If Jesus Came to My House is a lovely story about a boy who imagines what it would be like to have Jesus as a visitor. At the end of the story, he realizes that while it is not possible for Jesus to visit, he can still make Jesus happy by treating others the way he would have treated Him.
It was one of my major book splurges and I must say that I do not regret it one bit. This past week alone, we’ve used it as our basis for talking about Jesus being a friend, overcoming fears because Jesus is by your side, seeing Jesus in everything and everyone around you, and visiting Jesus in His house – the church.
The bright, vivid illustrations by Lori McElrath-Eslick show the joy and excitement that the little boy in the book feels throughout the story. As a go-along, we read Does God Know How to Tie Shoes? a book by the same illustrator; we compared the pictures in the two books. We talked about how painters and illustrators use different media for their pictures. Of course, we just had to get our hands on some of these materials!
We took out the Energizer Bunny’s watercolors and colored one of her virtue kids’ poster. Watercolor has always been challenging for me (still is!) so we had to experiment on the amount of water and the paint.
To experiment on poster paint, we did some comb painting inspired by this wonderful blog that I follow. Unfortunately, I don’t have “action shots” since I was not feeling too well when we did this. Basically, what we did was pour several colors onto a paper plate. The Energizer Bunny dipped the comb into the paint, mixing the colors, and proceeded to “paint” with it on paper! We found a cover of a Play-Doh tub nearby and tried to use this too to create circles. The little lady was very proud of the two paintings that we made!
The little boy in the story showed how to treat guests at home – greeting them at the door, offering them the best seat, serving tea, and making sure that the visitors feel welcome. Good manners and virtues such as those exemplified by the boy are some things that we are currently working on.
Aliki’s book entitled Manners was the perfect accompaniment to this discussion. Albeit a bit long, I was surprised at how interested the Energizer Bunny was throughout the book, asking questions and even relating it to events that she has experienced in the past.
I loved how the book started by defining manners in words that children can easily understand – “Manners are the way people behave. Manners are the way you treat others. Good manners make you nice. They make others want to be with you.”
As sharing is a big issue for children her age (note: she was only 3 when wrote this post), we talked about what she should do if she wanted to play with something that her playmate was sill using – “I ask her if I can borrow it after she’s done playing and then I wait for my turn.”
We also processed what she should do if it was her playmate that wanted to play with something she was using. Every day since reading the book we would identify which actions are good manners and which are not. At a young age, my husband and I do not expect her to be perfectly behaved all the time. It is a definitely a work in progress but we believe that making her aware of these choices and helping her practice good and positive attitudes will help instill these virtues to our child’s growing heart.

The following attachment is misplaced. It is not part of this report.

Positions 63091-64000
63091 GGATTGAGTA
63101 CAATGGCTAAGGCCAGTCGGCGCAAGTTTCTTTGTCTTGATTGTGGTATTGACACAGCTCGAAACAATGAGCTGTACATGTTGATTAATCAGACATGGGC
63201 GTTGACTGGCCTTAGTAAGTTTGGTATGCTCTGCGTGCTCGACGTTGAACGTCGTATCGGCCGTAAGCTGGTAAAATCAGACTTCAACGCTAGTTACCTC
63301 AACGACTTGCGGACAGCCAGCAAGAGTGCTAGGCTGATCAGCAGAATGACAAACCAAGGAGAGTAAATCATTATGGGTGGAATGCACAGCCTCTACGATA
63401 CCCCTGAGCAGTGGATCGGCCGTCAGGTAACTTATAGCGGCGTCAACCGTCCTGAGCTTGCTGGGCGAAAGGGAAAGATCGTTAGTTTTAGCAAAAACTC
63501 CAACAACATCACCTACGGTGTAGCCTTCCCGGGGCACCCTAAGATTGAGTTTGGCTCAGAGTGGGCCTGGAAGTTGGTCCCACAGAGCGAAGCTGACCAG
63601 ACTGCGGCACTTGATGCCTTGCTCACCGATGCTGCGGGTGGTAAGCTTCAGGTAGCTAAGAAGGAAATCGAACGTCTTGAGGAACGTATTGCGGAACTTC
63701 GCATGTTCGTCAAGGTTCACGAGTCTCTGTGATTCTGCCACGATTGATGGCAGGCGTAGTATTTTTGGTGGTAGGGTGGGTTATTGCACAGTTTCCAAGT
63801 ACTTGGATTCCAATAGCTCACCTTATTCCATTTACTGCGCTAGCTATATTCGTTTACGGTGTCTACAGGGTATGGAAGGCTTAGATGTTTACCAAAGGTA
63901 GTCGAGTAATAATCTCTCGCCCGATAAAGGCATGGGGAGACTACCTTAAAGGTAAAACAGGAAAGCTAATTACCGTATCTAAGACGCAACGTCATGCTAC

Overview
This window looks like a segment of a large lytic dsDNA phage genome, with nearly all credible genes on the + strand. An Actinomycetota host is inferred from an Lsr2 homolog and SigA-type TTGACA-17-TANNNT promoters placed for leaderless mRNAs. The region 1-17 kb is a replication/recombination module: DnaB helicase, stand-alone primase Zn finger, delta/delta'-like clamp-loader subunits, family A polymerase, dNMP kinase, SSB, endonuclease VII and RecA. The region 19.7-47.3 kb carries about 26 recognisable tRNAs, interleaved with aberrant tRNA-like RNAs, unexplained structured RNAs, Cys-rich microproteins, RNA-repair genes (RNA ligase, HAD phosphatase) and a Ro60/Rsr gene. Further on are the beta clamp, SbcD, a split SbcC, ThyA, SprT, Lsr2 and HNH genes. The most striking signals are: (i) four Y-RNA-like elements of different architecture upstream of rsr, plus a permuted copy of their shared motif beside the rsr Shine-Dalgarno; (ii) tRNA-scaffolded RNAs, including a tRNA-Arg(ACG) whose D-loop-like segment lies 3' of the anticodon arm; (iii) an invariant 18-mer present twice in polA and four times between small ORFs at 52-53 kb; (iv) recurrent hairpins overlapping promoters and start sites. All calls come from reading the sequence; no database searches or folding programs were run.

The book briefly talked about shadows and how the boy overcame his fear because he knows that Jesus is with him. To help our daughter be more comfortable with her shadow and the dark, we played with a homemade shadow puppet theater. Together, we learned about how shadows of all shapes, sizes, and colors are made.
To make the theater, I took an old piece of illustration board, cut out a rectangle (about 8×10 inches) a little bit off the center and covered it with tracing paper. I scored the lower part of the board to serve as a stand. Mariel made a similar theater from a cardboard box here.
For the puppets, I simply printed out characters from Hey, Diddle, Diddle, and asked the Energizer Bunny to tape it to wooden sticks. I printed another set and cut out some of the middle parts of the shapes and replaced it with cellophane for the colored shadows.
The Energizer had so much fun with this activity that we probably had at least 5 turns each being the “puppeteer”! She tried her toy cat, her bunny figurine, and herself! We learned what a “silhouette” is using the picture that we took of her.
She then proceeded to see her shadows casted on the wall. We pointed out how her shadows become bigger when she’s near the light and how it becomes smaller as she goes farther from it.
At one point during our shadow play, my little girl hugged me and wondered aloud, “What will happen if we’re together?” “What do you mean? “ I asked. “The shadow is a heart,” she replied so innocently and matter-of-factly, and then proceeded to dance with her shadow. Now isn’t that the most wonderful thing to hear? If only for that, I would splurge on this book over and over again.
Have you read this book?